If you have vitiligo, the following self-care tactics may help you care for your skin and improve its appearance:
Protect your skin from the sun and artificial sources of UV light. Use a broad-spectrum, water-resistant sunscreen with an SPF of at least 30. Apply sunscreen generously and reapply every two hours — or more often if you're swimming or sweating.
You can also seek shade and wear clothing that shields your skin from the sun. Don't use tanning beds and sunlamps.
Protecting your skin from the sun helps prevent sunburn of the discolored skin. Sunscreen also minimizes tanning, which accentuates the vitiligo patches.
- Conceal affected skin. Makeup and self-tanning products can help minimize the differences in skin color. You may need to try several brands of makeup or self-tanners to find one that blends well with your normal skin tone. The coloring of self-tanning products doesn't wash off, but it gradually fades over several days. If you use a self-tanner, select one that contains dihydroxyacetone, as it is approved by the U.S. Food and Drug Administration.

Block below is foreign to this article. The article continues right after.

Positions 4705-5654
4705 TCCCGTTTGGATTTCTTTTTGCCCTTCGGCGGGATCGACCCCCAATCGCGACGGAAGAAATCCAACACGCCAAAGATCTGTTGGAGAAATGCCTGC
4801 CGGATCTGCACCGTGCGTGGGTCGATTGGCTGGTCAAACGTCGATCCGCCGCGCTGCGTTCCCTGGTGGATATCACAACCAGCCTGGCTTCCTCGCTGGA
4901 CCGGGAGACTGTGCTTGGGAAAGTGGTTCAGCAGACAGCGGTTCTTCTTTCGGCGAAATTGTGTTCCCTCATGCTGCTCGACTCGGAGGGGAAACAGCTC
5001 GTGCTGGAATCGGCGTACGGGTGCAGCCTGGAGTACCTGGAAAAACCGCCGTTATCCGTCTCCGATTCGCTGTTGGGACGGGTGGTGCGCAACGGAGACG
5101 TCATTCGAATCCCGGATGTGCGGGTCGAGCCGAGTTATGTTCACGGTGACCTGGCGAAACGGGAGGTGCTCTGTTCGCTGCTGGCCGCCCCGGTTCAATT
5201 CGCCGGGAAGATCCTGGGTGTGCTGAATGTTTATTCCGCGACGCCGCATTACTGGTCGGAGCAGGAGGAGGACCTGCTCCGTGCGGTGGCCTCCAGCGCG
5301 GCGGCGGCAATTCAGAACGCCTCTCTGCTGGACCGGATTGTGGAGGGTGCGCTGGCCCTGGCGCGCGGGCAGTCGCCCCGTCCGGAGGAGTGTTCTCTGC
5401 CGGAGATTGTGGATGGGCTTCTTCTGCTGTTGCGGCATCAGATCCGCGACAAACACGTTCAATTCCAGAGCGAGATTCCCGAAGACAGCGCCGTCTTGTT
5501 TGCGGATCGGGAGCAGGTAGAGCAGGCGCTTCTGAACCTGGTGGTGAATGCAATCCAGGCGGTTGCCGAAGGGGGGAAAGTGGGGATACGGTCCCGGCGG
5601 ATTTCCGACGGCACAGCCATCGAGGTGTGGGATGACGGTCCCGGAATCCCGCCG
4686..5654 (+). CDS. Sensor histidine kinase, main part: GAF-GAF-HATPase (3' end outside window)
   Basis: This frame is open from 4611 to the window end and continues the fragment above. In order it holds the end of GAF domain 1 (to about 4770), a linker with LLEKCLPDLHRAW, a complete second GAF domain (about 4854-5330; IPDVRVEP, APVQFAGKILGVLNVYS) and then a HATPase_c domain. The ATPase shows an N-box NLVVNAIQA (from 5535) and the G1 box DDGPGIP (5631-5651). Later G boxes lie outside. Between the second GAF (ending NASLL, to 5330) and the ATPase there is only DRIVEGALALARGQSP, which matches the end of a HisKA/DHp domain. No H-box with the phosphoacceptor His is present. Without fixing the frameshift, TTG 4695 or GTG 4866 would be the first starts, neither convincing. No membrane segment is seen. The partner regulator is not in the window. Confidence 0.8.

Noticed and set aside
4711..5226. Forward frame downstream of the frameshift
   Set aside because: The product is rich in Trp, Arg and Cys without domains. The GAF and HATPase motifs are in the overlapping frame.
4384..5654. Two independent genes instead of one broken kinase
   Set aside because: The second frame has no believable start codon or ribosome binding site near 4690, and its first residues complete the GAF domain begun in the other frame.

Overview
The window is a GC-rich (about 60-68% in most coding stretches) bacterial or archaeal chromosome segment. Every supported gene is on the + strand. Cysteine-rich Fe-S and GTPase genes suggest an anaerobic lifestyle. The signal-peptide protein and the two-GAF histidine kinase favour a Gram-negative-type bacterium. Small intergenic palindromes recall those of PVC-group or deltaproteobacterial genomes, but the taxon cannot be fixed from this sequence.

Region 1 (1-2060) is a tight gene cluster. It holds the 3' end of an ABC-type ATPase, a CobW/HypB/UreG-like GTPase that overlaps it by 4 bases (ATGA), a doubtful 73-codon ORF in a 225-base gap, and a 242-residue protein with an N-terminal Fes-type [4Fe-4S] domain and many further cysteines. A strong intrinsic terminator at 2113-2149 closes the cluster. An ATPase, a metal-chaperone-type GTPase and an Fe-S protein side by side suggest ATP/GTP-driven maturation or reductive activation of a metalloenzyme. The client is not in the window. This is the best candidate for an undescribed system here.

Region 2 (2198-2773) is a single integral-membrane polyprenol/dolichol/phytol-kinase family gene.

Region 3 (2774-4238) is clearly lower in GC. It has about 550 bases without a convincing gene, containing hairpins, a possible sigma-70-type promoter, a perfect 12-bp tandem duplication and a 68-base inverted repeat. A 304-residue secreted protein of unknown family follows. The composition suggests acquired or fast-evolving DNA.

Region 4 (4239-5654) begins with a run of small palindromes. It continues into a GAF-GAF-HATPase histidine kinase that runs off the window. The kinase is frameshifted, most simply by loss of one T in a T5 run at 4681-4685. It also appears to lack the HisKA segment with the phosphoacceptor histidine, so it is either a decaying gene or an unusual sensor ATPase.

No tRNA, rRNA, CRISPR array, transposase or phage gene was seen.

- Don't get a tattoo. Damage to your skin, such as that caused by a tattoo, may cause a new patch of vitiligo to appear within two weeks.
Limited studies show that the herb Ginkgo biloba may return skin color in people with vitiligo. Other small studies show that alpha-lipoic acid, folic acid, vitamin C and vitamin B-12 plus phototherapy may restore skin color for some people.